A Fort Worth listener wonders about a claim she saw in a 1930s magazine. The article said that traditionally, a picket line was an area between the front lines of two opposing armies where soldiers might safely venture out to pick berries without fear of being attacked. Might that be connected to the modern sense of picket line meaning a group of striking workers or protesters? This is part of a complete episode.
- Up Your Alley (episode #1504) 07/30/2018: Book recommendations, including a collection of short stories inspired by dictionaries, and a techno-thriller for teens. Or, how about novels with an upbeat message? Publishers... [more]
- Piping Hot (episode #1503) 07/23/2018: The game of baseball has alway inspired colorful commentary. Sometimes that means using familiar words in unfamiliar ways. The word stuff, for example, can refer... [more]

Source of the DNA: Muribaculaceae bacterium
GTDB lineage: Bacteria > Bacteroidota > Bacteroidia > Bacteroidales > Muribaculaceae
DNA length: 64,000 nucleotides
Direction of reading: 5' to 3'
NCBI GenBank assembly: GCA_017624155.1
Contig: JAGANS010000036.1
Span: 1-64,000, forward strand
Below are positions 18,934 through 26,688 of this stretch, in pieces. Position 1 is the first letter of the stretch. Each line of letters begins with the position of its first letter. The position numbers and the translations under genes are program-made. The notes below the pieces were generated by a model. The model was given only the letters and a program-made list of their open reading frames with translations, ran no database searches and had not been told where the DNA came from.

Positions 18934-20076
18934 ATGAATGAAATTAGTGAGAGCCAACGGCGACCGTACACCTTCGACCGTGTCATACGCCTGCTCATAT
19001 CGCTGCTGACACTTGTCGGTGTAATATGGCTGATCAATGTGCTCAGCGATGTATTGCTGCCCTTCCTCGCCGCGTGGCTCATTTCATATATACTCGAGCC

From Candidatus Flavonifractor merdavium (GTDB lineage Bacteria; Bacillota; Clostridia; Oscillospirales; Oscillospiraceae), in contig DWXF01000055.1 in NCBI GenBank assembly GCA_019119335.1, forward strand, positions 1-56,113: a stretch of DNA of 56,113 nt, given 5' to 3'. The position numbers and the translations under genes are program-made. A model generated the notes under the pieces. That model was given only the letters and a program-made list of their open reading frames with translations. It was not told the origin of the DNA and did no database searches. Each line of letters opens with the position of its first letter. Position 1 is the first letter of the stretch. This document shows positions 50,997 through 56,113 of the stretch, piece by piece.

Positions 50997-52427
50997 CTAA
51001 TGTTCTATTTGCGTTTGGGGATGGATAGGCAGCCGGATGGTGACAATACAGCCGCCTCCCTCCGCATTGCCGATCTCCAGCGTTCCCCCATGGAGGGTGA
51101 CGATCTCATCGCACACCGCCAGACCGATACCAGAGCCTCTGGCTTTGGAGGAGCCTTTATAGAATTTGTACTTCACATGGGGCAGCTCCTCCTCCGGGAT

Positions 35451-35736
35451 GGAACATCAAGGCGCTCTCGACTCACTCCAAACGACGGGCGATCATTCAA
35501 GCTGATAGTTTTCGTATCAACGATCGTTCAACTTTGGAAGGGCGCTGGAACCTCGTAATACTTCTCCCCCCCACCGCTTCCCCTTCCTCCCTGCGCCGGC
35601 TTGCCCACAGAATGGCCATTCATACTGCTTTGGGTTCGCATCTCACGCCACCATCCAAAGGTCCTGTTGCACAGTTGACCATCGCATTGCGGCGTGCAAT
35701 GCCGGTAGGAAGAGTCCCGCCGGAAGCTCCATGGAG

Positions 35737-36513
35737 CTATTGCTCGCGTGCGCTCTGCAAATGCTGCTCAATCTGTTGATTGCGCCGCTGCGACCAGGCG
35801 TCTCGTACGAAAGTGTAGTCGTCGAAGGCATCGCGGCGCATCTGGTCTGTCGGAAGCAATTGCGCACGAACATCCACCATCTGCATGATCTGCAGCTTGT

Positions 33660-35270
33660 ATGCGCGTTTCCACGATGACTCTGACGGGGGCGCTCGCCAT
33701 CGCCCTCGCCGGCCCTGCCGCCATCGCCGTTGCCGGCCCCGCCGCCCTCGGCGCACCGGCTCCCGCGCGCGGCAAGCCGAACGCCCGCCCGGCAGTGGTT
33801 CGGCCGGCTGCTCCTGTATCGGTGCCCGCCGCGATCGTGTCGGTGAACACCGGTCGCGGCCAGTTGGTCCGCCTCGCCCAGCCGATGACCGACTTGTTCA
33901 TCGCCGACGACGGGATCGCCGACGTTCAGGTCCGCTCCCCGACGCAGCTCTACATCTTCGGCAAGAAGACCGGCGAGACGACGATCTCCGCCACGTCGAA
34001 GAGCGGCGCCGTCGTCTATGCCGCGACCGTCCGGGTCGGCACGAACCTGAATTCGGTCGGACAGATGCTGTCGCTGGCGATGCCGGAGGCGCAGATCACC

- Mimeographs and Dittos (episode #1502) 06/24/2018: In this episode: How colors got their names, and a strange way to write. The terms blue and orange arrived in English via French, so... [more]
- Spicy Jambalaya 06/18/2018: Teen slang from the South, and food words that are tricky to pronounce. • High schoolers in Huntsville, Alabama, told Martha and Grant about their... [more]
- Chopped Liver 06/10/2018: There's a proverb that goes "beloved children have many names." At least, that's true when it comes to the names we give our pets. "Fluffy"... [more]